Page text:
Evolution. The key to growth and expansion, and what keeps anything from becoming bland, uninspired and complacent with the "norm." In the world of Grand Theft Auto, it would be easy for Rockstar to become complacent with their games being critically acclaimed and continue to roll them out, one after another, splicing in new new storylines to the same old gameplay mechanics. But that's not how they roll, not at all. They strive to evolve, thrive on the growth of their games, never content with the east route to success.
That's what makes them so great, and why their games continue to revolutionize the industry standards. Just when you think you've seen their best stuff, they come out and show you something you didn't even think of.
And just when people thought the 80's were dead and that Vice City was going to be a one-and-done game, they came out and released Grant Theft Auto: Vice City Stories.They put this game out on the PSP first as well, in the same vein as Liberty City Stories, which they later ported to the PS2 and eventually the PS3 via the PlayStation Network. Again, they went the prequel route for this game, further proving that their storylines they bring to their games are never just individual experiences, but rather fully evolved, before and after whichever games they are presented in.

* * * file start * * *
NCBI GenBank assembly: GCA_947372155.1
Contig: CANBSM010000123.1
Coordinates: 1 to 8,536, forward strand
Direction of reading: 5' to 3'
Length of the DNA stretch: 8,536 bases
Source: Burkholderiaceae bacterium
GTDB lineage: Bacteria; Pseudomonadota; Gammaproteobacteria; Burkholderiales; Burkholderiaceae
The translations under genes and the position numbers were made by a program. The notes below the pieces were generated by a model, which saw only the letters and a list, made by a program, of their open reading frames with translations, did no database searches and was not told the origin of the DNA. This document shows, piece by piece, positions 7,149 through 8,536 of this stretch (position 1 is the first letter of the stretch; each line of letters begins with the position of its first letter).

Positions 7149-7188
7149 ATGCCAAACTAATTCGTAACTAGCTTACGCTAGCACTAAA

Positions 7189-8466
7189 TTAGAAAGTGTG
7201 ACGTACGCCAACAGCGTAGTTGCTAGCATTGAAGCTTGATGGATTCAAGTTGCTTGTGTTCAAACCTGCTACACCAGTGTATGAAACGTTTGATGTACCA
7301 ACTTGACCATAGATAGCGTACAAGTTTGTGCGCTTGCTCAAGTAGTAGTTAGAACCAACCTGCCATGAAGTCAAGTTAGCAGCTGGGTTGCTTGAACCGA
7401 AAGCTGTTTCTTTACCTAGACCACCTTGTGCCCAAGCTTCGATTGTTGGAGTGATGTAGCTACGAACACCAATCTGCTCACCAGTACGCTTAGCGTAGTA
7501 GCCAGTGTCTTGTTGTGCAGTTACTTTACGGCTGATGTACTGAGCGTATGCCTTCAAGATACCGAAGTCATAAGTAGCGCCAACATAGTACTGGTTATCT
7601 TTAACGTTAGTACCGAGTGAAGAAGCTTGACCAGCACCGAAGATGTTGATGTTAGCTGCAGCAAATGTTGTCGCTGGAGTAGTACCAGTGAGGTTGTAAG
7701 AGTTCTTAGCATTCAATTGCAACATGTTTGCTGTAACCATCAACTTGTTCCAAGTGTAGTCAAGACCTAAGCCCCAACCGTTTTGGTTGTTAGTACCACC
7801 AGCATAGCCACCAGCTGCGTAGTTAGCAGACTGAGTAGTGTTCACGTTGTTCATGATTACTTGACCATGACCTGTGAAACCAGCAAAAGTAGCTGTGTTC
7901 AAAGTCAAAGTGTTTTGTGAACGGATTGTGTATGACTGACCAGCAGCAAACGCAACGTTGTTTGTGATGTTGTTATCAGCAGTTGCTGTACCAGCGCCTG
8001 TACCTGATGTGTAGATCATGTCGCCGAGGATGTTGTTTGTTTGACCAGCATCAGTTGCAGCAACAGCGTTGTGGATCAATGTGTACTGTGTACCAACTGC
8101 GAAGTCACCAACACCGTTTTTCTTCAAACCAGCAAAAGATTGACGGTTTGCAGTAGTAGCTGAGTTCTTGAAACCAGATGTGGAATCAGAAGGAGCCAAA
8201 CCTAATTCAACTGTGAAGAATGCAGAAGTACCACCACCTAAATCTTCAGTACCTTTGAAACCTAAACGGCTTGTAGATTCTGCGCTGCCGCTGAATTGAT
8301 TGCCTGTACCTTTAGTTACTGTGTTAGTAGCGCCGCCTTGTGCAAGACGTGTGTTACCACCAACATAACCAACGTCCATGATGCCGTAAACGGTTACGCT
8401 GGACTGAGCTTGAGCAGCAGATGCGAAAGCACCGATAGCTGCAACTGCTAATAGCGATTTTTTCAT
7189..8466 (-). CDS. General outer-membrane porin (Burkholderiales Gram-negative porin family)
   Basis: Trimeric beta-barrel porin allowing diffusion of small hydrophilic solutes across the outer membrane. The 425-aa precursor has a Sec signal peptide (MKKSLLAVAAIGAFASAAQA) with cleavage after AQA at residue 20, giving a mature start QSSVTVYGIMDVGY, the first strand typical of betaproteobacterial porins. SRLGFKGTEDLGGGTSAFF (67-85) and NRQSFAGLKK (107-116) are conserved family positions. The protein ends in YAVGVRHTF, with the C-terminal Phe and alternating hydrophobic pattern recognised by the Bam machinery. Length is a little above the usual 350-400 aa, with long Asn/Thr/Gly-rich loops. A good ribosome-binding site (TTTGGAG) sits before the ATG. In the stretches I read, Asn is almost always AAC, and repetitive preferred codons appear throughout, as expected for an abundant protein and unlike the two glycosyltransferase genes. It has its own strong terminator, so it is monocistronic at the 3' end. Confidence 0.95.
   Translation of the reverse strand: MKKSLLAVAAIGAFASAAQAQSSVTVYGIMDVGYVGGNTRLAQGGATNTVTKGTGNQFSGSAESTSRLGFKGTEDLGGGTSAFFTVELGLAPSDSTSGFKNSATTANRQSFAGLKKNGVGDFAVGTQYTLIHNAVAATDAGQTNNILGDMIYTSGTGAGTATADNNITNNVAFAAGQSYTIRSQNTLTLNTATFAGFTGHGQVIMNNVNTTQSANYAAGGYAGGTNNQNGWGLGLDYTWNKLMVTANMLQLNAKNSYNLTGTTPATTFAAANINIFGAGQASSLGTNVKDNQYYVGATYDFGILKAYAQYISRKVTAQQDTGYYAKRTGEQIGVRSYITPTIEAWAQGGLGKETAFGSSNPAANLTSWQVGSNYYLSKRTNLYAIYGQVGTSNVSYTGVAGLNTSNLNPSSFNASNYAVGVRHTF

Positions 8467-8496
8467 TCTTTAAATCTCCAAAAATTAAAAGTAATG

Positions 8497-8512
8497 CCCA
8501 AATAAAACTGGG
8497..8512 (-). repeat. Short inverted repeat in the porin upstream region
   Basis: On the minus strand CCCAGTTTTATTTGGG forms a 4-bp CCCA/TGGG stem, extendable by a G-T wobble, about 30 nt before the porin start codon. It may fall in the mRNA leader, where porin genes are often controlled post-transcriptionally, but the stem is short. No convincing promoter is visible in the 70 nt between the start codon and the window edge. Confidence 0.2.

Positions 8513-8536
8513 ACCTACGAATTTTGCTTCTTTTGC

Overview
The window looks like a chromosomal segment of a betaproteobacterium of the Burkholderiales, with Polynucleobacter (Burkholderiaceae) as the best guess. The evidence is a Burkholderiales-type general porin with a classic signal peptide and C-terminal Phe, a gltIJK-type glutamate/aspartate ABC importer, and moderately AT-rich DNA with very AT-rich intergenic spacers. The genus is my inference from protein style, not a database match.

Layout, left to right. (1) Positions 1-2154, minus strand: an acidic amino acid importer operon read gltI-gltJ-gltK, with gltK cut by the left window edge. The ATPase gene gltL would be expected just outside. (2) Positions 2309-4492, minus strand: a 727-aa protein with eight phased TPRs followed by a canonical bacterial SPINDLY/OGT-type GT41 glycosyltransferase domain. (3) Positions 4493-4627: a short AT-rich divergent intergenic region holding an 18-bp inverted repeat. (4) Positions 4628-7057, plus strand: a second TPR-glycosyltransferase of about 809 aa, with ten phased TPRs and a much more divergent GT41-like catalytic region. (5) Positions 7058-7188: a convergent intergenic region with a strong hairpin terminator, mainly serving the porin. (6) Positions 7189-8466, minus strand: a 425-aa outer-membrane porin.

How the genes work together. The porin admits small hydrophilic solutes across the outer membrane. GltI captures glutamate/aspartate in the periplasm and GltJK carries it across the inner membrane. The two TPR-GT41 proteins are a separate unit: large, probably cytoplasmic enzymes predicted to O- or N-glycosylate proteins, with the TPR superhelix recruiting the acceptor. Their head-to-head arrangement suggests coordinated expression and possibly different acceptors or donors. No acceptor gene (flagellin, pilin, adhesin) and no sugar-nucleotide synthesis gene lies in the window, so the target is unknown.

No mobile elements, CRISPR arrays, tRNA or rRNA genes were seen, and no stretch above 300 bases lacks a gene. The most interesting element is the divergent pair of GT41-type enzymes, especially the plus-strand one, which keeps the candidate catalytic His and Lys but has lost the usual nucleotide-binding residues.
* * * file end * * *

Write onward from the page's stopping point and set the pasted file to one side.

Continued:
In Rockstar's eyes, their universe spans infinitely, and their games only capture specific moments in time of the universe they have created. Their universe doesn't start and stop with each game. Their world continues as it would even without games to showcase it. That's how they present their philosophy in each experience they create, at least.
For being a prequel and a smaller game than the full console experiences, they still decided to evolve the game and gameplay mechanics. There is "empire-building" in the game now, where you can open and operate businesses out of confiscated properties. How deep you go into this mini-game within the game is entirely up to you, but it's nice to see them continuously adding new elements to the tried and true format. In addition to that, when you get arrested or killed, you can now bribe police officers or hospital staff to lower your wanted level and keep guns that normally would have been lost.
Despite initially being reported to be a direct port when they brought it over to the PS2 the following year, Rockstar actually improved graphics and other little performance details, as well as adding a few more side missions and rampages. Again, just when people thought Rockstar would be content with the basic concept of a port, they evolved the idea of what a port can and should be.
Just when the gaming industry thought they had all the answers, Rockstar changed the questions being asked.
It's all in the details.